There are many lines of thinking in family therapy developing this concept, but I’ll keep it very simple and intuitive. Unsolved wounds and affronts suffered in one generation are unconsciously passed on to the next generations to work on. Just as a baby elephant is ready to sacrifice his own wellbeing in the hopes of somehow reliving his dead mother, many human babies take on huge emotional loads from their parents in a loving effort to free them of the weight. It is pure mammal solidarity.
We see examples of it every day in Nature. Though we try not to see how it also drives us to make choices in life which ultimately sacrifice our own happiness in the hopes of somehow restoring our long lost parents’ and grandparents’ joy. As we get older we find ourselves repeating dumb patterns of failure, or exclusion, self-sabotage or self-imposed loneliness. All of which directly impact our companies as much as they impact our personal lives.
We also fool ourselves into thinking we won’t do it again. And so we set ourselves up for blind repetition by applying all our efforts to look away, forget, deny…making us leaders of trash. Resolving our patterns, however, is as simple as looking at them. My client has already noticed an improvement in his motivation because he has started to look at himself and accept the feelings of guilt that haunt him. He has begun to look into his family’s history to discover the patterns repeating down through generations, also spilling into his own life. As he continues to connect the dots of his own life choices with the decisions made by his ancestors, he slowly resolves the buried burdens his elders have unknowingly put away for later.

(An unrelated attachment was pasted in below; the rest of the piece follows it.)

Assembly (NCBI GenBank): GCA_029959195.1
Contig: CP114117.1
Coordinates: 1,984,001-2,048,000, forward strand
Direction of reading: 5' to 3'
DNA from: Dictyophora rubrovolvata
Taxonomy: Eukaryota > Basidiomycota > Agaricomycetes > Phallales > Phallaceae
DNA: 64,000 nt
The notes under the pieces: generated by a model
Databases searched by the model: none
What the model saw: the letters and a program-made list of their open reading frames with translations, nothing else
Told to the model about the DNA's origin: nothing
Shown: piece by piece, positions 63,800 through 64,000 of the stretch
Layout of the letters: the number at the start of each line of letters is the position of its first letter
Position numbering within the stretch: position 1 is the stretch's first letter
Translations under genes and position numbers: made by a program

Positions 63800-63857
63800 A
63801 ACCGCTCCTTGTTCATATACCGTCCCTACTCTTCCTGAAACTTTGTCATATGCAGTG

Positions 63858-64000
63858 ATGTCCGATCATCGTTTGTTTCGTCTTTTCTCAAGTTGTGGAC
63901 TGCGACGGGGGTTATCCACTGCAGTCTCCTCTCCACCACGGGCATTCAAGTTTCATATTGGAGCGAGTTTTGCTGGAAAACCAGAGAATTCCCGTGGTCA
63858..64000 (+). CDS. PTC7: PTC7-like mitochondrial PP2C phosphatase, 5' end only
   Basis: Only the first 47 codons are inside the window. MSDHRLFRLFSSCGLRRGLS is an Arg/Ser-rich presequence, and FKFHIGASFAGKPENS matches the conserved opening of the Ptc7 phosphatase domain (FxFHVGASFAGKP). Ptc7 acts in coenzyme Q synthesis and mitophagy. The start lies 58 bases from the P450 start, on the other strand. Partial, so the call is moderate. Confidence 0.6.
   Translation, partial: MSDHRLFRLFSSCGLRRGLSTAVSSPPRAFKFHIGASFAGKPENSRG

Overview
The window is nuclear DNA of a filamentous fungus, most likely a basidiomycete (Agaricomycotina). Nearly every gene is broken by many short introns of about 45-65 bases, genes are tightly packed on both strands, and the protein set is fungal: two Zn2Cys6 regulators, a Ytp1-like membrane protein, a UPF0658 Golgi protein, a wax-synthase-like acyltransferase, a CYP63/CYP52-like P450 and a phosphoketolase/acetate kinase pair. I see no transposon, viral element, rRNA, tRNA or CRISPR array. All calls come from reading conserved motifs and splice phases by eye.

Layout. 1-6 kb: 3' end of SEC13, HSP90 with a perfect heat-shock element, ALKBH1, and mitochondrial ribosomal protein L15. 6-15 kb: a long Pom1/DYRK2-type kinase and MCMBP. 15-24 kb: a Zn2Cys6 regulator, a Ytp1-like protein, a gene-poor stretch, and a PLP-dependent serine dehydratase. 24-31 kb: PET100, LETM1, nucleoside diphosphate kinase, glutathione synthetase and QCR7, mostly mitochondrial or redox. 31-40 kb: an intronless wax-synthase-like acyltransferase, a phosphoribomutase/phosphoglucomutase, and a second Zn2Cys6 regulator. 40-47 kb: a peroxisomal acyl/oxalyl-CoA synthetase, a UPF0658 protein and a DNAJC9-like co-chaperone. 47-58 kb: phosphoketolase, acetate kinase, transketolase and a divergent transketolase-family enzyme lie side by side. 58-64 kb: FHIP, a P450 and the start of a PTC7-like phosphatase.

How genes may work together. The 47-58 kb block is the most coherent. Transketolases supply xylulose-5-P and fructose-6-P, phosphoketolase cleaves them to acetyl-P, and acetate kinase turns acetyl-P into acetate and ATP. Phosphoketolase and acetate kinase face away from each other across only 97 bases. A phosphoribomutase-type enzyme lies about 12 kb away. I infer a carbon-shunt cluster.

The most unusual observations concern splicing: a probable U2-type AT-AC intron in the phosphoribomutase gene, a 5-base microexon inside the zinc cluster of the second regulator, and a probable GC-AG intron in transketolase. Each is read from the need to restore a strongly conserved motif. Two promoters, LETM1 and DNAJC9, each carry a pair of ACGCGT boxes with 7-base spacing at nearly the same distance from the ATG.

It would be difficult to find a family free of guilt in our current society. We’ve mixed and mingled so much by now that we’re all related to someone who killed, exploited or enslaved others for profit. Guilt is invisibly present in all those selfies going up on internet around the world. Whether we care to look for it or try to ignore it in the many millions of colored pixels we produce. Avoiding our inherited guilt pushes us to repeat patterns of abuse that trash our planet mercilessly.
But if we each stop a moment to do something other than take a selfie snapshot, we may become aware of the share of guilt we carry. We may connect it to what we know about our family. Finally, we may resolve it for once and for all. The guilty are stronger than the innocent because they know what it feels like to hurt another. The innocent may yet do many dumb things in life. The guilty will not. The guilty will try to do something to honor those they hurt in their blind innocence.
They will, in fact, live to honor their victims with love and proud commitment every day. This is how guilt transforms into love. Don’t forget. Don’t move on. Don’t look away. Find the patterns you are repeating and connect the dots of guilt in your past. Stay with your guilt. You will find yourself building truly wonderful business models in the future. Business models of inspired love for Nature and grateful respect for life in all its forms.
If every leader transforms his guilt into loving respect of life, we will finally give meaning and purpose to all those who died in the name of profit. Profit will at last be at the service of life.